March 14, 2011
Gambling legalization for a promising future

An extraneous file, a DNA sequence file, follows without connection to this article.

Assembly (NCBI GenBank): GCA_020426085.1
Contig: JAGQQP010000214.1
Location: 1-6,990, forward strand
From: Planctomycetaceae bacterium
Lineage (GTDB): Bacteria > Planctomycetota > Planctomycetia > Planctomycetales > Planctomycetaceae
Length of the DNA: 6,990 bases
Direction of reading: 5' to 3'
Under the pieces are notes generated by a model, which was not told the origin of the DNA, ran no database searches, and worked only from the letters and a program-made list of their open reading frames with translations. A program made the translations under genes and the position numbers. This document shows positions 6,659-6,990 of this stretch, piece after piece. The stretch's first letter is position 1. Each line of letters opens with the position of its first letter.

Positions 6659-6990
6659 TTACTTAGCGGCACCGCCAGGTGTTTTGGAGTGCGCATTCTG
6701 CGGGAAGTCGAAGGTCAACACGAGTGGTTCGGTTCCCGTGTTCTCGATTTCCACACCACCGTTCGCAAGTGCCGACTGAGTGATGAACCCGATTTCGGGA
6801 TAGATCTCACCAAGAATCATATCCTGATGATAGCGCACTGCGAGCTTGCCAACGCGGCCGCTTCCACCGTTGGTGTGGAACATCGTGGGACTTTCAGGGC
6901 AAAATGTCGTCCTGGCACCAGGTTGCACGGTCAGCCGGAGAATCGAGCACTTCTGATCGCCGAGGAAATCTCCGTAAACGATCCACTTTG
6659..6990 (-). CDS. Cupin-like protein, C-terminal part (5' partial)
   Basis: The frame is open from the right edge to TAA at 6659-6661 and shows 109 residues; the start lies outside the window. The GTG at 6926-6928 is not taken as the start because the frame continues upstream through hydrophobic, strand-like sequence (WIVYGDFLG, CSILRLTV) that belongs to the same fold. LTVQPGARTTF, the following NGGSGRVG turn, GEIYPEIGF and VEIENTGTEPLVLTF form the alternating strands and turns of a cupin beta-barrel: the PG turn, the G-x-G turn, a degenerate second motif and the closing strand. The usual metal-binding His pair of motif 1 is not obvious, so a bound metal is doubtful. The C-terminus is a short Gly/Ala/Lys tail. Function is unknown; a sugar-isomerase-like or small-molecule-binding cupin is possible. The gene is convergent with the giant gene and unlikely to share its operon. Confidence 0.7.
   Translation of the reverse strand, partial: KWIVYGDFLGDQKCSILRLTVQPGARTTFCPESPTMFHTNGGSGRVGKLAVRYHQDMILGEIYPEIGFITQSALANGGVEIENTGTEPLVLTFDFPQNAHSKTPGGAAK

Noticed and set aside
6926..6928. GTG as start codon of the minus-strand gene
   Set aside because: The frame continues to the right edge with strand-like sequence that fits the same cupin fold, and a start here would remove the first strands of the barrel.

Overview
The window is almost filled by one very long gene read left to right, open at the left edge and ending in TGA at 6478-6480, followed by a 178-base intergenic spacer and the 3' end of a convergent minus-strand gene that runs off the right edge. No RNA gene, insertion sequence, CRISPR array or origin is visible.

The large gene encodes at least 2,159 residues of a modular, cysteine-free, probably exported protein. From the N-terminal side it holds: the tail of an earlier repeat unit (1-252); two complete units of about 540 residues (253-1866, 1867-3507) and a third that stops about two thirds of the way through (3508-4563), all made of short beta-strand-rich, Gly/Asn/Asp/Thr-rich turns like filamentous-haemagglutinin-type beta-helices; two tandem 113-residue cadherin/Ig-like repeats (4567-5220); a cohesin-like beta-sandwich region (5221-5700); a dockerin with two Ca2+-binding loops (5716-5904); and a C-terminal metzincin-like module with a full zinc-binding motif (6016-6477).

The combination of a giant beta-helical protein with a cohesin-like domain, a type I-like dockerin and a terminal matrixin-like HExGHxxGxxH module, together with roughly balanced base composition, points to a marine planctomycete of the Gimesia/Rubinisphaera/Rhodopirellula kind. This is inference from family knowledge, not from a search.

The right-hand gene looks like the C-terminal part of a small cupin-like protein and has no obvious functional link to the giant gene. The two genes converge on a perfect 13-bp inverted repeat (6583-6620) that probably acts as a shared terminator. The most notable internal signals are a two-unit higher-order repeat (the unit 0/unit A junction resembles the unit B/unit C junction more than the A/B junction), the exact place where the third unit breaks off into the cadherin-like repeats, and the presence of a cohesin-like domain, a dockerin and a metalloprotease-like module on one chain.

Gambling is the act of playing for stakes in the hope of winning (including the payment of a price for a chance to win a prize). (Oxford dictionary) Many have their own opinions about gambling and at this time gambling is not legally practiced here in The Bahamas. “Such a move would bring an end to an illicit industry that makes tens of millions of dollars a year and which employs hundreds; but which contributes little to the general good of the Bahamian people.” (The Bahama Journal 2008). There are many aspects of gambling that can indeed be looked upon positively. “Gambling comes in many forms, including betting in casinos, racetracks, sporting events, lotteries, bingo games and even virtual gambling on the Internet” (Oddo 2007) Gambling should indeed be legalized, because it will help our economy and society in many ways. If gambling is practiced it’ll give persons with idle time on their hands, something to do and it can also boost our tourism industry. The legalization of gambling here in The Bahamas will lead to an increase in the Bahamas’ Gross domestic Product (GDP), an increase in employment, and finally it can contribute to our entertainment industry. The legalization of gambling would be of grave benefit for our Government as it relates to the Gross Domestic Product In an article titled ‘Legalizing gambling in The Bahamas’ written by Craig Butler his argument for gambling was that the Prime Minister Rt. Honorable Hubert Ingraham should enforce gambling and put an independent company of auditors to oversee this new development. “If gambling is to be legalized then he must cause the infrastructure to be put in place that will avoid the inevitable attempts at tampering and manipulation by ingenious persons.” (Butler 2008). Once this takes place the Government will be able to implement a taxing system with our own internal revenue service (IRS) so that a certain percentage of the money i.e. twenty five percent will go to the Government in result more money would be spent on more capital goods, meaning more school’s will be built and more work infrastructure on our roads will be carried out. In America, Statistics show that approximately 92.27 billion dollars comes from gambling on a yearly basis. If this same scenario would apply to us here in The Bahamas that will mean that gambling would be of benefit to our revenue and finance sector. Some believe that legalizing gambling would only allow the Government a free share of the money, and that share will only be spent on their own needs. They will use this money to purchase more cars for them to be chauffeured around in, to have more ‘business’ dinners for themselves, and to spend on five day trips all around the world and the economy won’t feel a dime of it. They are partially right because most people are used to politicians being voted in the House of Assembly and never coming around to visit their constituents, therefore they lack the trust in believing that the Government will deliver once they start to receive the percentage of winnings. However, they are misguided because the Government forecasts a certain percentage of money to go into capital goods every year during the budget and the normal percentage that is set aside for education and health care can rise and can be use more significantly. “But the legalization of this habit will not lead to an exponential rise in the number of gamblers. It will, however, allow government to fund programmes that can have a positive impact on our youth, such as community centres, sports and education facilities.” (Butler 2008) Mr. Butler makes it evidently clear in his analysis in the Bahama pundit that if the Government had the extra funds they would use it wisely. For example, there’s now a system set up by National Insurance for the unemployed. The unemployment benefit pays 100 dollars a week to those...
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